This August marks Vasiliy Lebed‘s second anniversary as a driver for the Asheville Transit System. Lebed is well-qualified for his work: After driving a tank truck in his native Ukraine, he emigrated with his family to Seattle. There he had a tractor-trailer route, but not on the interstate — it was round and round, in and about central Seattle’s maddening traffic.
Even maneuvering the No. 2 bus down busy Merrimon Avenue is easier, and Lebed says he likes Asheville very much. He and his wife are happily raising their two children here, one of whom is now old enough to point out the occasional flaws in his dad’s English. With his thick accent and easy demeanor, Lebed answers passengers’ requests with a quick smile and a “no problem” while deftly piloting the 28,000-pound bus.
In an informal survey of passengers conducted during several weeks of riding, Asheville Transit drivers’ courtesy and professionalism ranked high on the list of likes. The drivers are quick to “kneel” (lower) the buses to accommodate elderly and disabled riders, and they take pride in getting folks where they need to go, whether it’s to and from work, shopping, visiting friends in other parts of town, or (as Curtis, a retired gentleman, reveals) going downtown “just to have a look around.” A woman passenger disembarking at the north Asheville Ingles asked our driver: ” You come back round for me? I’m just gonna run in here for a few groceries.” And he said, “You do it. I’ll come back for you in an hour.” And of course he did.
Many passengers wish the buses would run later in the evening. Downtown Asheville is jumping, and 6 p.m. (the last bus on many routes) is way too early for anybody seeking a piece of the action. As one 5 p.m. passenger tells me, “My daughter and I come downtown to shop; I just wish we could stay and enjoy dinner at one of the outdoor cafes and then head home.” Those eateries would doubtless love to have her business, too. Another frequent request is for more shelters at the bus stops. Who wants to be at the mercy of the rain or sun while waiting for your ride?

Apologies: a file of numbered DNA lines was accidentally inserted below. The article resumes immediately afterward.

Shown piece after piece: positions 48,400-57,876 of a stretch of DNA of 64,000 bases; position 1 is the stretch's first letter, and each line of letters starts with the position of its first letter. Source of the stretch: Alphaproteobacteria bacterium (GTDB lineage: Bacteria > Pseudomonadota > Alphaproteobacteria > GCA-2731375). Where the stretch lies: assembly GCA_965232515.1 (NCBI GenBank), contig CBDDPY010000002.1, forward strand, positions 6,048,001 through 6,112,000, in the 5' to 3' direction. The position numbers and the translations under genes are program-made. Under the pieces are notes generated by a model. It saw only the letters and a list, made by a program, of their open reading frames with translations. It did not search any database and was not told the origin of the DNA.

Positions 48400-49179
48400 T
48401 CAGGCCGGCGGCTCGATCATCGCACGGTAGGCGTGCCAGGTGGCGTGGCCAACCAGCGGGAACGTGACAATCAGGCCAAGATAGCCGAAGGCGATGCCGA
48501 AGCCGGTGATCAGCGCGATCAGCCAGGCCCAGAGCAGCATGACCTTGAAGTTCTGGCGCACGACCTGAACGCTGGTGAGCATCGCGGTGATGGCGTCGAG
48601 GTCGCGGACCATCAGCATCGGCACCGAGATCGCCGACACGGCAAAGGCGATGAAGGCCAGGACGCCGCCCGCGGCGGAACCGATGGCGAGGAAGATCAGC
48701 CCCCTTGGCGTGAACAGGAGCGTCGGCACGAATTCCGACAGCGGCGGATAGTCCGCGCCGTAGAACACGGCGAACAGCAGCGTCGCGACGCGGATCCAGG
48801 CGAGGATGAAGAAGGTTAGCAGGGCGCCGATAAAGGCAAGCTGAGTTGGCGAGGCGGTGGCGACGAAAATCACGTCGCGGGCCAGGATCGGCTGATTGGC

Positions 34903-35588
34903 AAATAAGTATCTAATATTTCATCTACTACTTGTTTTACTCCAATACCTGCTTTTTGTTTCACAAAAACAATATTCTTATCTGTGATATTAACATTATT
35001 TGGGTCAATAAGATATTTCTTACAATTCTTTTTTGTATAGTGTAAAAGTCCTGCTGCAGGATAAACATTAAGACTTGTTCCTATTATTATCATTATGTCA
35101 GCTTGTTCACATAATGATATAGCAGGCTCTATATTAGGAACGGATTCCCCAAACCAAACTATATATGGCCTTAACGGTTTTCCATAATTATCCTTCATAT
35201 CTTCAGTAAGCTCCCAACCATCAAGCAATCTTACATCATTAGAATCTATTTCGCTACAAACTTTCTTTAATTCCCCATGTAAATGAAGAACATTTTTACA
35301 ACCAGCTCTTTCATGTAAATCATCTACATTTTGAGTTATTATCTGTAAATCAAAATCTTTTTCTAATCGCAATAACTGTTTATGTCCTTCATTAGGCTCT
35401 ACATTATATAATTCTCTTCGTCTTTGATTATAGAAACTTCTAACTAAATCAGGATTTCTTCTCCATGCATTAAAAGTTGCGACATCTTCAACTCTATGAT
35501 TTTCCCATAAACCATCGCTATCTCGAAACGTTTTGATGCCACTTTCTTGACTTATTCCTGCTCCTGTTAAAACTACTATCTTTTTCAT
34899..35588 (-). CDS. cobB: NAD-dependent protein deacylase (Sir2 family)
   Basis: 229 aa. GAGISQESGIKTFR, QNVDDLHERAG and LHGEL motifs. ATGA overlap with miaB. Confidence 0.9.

Yet another problem is the lack of posted info. How are you supposed to decipher the system with so little to go on? New York, London, middle-of-nowhere Austria or Ireland, there are signs at the bus stops to help you chart your route. This spring, I watched a couple of German tourists approach my bus stop and quizzically walk round the signpost in an obvious search for a map. I tried to help them figure out where to catch the bus they needed. But they weren’t riding my bus, and there wasn’t much I could do except send them packing to the downtown Transit Center to obtain the full route schedule. They wound up choosing to walk to their destination instead.
Help, however, appears to be on the way. According to Transit Services Director Bruce Black, about 100 new route signs have been paid for (though they’ve yet to be designed). It’s a long-overdue improvement that’s sure to encourage more folks to use the bus, especially first-time riders.